Access rights in JamNNTPd is based on access groups. Every newsgroup in
JamNNTPd belongs to an acess group. Access groups are named using one letter,
typically A to Z (access groups are case-insensitive). In the configuration
files, you can use "*" for "all groups" and "-" for "no groups". 

When a user connects to the server, he/she gets access to two set of access
groups. The first set of groups are for read access and the second set of
groups are for post access. Users are only allowed to read newsgroups that
belong to an access group they have read access to and are only allowed to
post to newsgroups belong to an access group that they have post access to.
The default access groups for users are configured in the "allow" file.

A user might get access to additional access groups if he/she logs in to the
server using the AUTHINFO command. The groups associated with a user are
defined in the "users" file.

4.3 Configuration files
JamNNTPd uses four configuration files:

1) In the "groups" file, the JAM areas that JamNNTPd should provide as
   newsgroups are configured.

2) In the "allow" file, the IP numbers that are allowed to use the server
   are listed. Here you also set the default access rights for users before
   they log in.

3) In the "users" file, you can list users that should be given access to
   additional groups if they log in.

4) In the "xlat" file, you can configure translation between the different
   character sets used in your JAM messagebase and your newsreader.

The format of these files can be seen in the example configuration files.
You do not need to restart JamNNTPd if you change them since they are read
every time a new connection to the server is made.

4.4 Logging in with parameters
Since it is likely that all users will not prefer the same settings for the
flowed and showto options (see section 4.1), these can be modified by the
user by logging in with parameters.

If you want to set these options, login using a login name of this format:


If you want to set options without logging in, just omit the user name and
enter anything as your password.



5. Compilation
JamNNTPd should compile with most compilers. I use gcc under Linux and MinGW
under Windows. To compile JamNNTPd, go to the src directory and type either 
"make linux" or "make win32" depending on what platform you are compiling 
JamNNTPd on. After a successful compilation, you will find a file called 
"jamnntpd" or "jamnntpd.exe" in the src directory.

6. Compatibility

6.1 The NNTP protocol
JamNNTPd supports most of the basic NNTP protocol as specified in RFC-977.
The commands IHAVE, NEWGROUPS and NEWNEWS are not implemented, but at least
give valid response codes if a newsreader tries to use them. JamNNTPd also
supports the XOVER and AUTHINFO commands as specified in RFC-2980. XOVER
never sends information about the line counts and byte counts of messages.

6.2 Format of news messages
JamNNTPd probably breaks the RFC-1036 specification on some minor points,
but seems to work well enough with most newsreaders.

MIME is supported. Headers with non-ascii characters are encoded using
quoted-printable or base64 unless disabled with -noencode. Message bodies
are always sent as 7bit or 8bit. The charset is always set to "us-ascii"
if a message does not contain non-ascii characters.

Posted messages can either be in plain text (8bit or 7bit) or encoded
with quoted-printable of base64. Posted messages are only accepted if they
are in the format text/plain (i. e. HTML and multipart messages will be
rejected). Crossposted messages will be rejected. Messages longer than
20 000 bytes will also be rejected.

6.3 MSGID / Message-ID
JamNNTPd does not present the MSGIDs found in the JAM messagebase as
Message-IDs to the newsreader, but rather uses its own dummy Message-IDs
instead. The references line in followups will be replaced by the proper
REPLY line.

When a message is posted to a JAM messagebase, JamNNTPd converts the original
from address to a REPLYADDR kludge. According to FSC-0035, REPLYADDR kludges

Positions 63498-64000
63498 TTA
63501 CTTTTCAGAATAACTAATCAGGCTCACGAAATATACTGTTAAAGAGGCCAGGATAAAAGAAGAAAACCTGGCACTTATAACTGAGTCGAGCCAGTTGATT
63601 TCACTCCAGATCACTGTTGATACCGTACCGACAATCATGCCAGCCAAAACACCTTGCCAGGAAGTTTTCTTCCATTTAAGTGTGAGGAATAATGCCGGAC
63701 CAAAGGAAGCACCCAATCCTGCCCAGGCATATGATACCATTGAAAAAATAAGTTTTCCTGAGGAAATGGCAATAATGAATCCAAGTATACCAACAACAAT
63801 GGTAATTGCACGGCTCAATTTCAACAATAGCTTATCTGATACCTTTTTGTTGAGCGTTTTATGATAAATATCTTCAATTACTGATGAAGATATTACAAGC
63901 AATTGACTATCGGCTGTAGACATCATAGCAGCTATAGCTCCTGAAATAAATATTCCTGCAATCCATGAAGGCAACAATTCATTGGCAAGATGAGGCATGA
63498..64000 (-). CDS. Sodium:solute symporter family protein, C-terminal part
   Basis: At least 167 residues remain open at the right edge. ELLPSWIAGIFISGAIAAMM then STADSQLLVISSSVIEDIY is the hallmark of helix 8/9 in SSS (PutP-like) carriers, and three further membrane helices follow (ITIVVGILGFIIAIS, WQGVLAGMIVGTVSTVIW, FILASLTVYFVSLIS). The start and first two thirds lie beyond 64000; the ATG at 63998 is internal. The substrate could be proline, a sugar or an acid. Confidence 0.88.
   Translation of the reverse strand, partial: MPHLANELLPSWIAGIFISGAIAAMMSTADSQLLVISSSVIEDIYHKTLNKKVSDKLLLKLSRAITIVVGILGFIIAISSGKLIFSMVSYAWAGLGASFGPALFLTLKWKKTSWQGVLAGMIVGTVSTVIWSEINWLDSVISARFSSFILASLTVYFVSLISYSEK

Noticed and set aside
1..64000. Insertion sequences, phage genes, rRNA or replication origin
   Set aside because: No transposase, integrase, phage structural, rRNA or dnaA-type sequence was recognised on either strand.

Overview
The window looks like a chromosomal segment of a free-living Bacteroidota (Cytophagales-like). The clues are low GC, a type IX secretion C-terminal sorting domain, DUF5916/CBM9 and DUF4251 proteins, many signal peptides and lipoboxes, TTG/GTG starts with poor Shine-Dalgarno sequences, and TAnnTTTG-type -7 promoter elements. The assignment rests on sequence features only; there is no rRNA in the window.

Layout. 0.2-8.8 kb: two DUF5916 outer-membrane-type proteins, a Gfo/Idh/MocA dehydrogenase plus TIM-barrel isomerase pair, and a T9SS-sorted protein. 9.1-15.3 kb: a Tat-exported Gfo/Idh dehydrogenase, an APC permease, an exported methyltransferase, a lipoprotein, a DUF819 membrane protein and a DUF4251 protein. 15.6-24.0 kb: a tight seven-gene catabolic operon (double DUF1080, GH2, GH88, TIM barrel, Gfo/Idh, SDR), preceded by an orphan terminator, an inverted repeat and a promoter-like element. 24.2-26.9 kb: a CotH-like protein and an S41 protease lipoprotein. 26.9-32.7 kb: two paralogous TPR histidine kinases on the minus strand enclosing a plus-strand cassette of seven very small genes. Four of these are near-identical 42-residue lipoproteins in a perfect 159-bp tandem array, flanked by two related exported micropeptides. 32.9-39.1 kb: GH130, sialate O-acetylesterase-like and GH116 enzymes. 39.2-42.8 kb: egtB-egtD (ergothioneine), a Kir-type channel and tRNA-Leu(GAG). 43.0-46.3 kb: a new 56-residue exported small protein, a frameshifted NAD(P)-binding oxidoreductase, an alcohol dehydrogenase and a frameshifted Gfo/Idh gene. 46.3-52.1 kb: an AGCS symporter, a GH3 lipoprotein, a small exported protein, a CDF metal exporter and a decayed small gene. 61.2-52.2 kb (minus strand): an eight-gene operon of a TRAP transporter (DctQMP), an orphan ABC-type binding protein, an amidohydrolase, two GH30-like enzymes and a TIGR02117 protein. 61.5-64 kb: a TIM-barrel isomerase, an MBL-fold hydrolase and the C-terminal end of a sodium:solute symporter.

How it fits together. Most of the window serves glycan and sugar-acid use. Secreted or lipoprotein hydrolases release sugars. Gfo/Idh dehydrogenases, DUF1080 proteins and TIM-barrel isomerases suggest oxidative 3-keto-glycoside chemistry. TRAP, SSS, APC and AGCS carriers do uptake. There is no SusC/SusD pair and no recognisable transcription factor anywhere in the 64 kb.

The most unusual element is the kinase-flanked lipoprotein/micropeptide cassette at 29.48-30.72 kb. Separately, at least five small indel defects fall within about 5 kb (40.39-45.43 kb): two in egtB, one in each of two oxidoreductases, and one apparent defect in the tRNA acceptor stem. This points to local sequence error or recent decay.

should be accompanied by a REPLYTO line. JamNNTPd does not create a REPLYTO
line, but this should not be a major problem. If you want to disable the
REPLYADDR kludge altogether, use the -noreplyaddr option.

6.5 format=flowed
A recent extension to MIME (RFC-2646) specifies a format for "flowed" text,
i. e. text that only has line breaks between paragraphs and not after every
line. This format is more well-suited for fidonet messages than the
traditional format since fidonet has always used "flowed" text.

JamNNTPd uses format=flowed unless disabled with the -def_flowed switch or
with login parameters, and it is preferable to use a newsreader that also 
supports this format. Unfortunately, only few newsreaders support this format 
today. JamNNTPd will also work with other newsreaders, but messages will look 
slightly worse both on the NNTP and fidonet side.

6.6 Character set translation
JamNNTPd has good support for character sets. The character set translation
is configured in the "xlat" file and uses CHS files in the GoldED+ format for
the actual translation. Extended CHS files with 256 character translations
are supported and a character may be translated to up to four characters.

6.7 Netmail
JamNNTPd now also supports netmail. In netmail areas, users can only read
messages to or from one of the names configured in the jamnntpd.users file.
Replies to netmails are handled transparently and the name and address of
the recipient are taken from the original message. When a user wants to write
a new netmail, the name and address of the recipient are specified on the
first line of the new message using this format:

 To: name,address

 To: Johan Billing, 2:15/87
A To: line can also be used to specify an alternative recipient in both 
netmail and echomail areas.
6.8 Tested newsreaders
JamNNTPd has been found to work with the following newsreaders:

   Mozilla 1.4.1
   Outlook Express 6.00.2800.1106
   KNode 0.7.2
   Xnews 5.04.25
   40tude Dialog
   Forte Free Agent 1.93/32.576
   Lynx 2.8.5

Of these, only Mozilla seems to support format=flowed.

7. How to create additional *.chs files
The *.chs files in the "xlat" and "unicode/xlat" directories are character 
set translation tables in the GoldED+ format. The files were created from 
mappings files found at this URL:

Fallback sequences for characters that don't exist in the target charset 
were taken from Markus Kuhn's transliteration tables found at the URL below:
If you want to create additional translation tables, you can easily do so 
with the supplied utility "makechs". 

Syntax for makechs:

 makechs <fromchrs> <destchrs> <frommap> [<destmap>]
<fromchrs> is the fidonet name of the charset you want to convert from.
<destchrs> is the fidonet name of the charset you want to convert to.
<frommap> is the Unicode mappings file for the source charset. 
<destmap> is the Unicode mappings file for the destination charset. If 
you don't supply a mappings file, makechs will instead create a chs file
that converts the source charset to utf-8.

The output of makechs is written to the console and needs to be redirected
to the desired file.


 makechs IBMPC LATIN-1 map/cp437.txt map/8859-1.txt >437_iso.chs
 makechs IBMPC UTF-8 map/cp437.txt >437_utf.chs
Mappings files for all imaginable character sets can be found at the Unicode 
site above.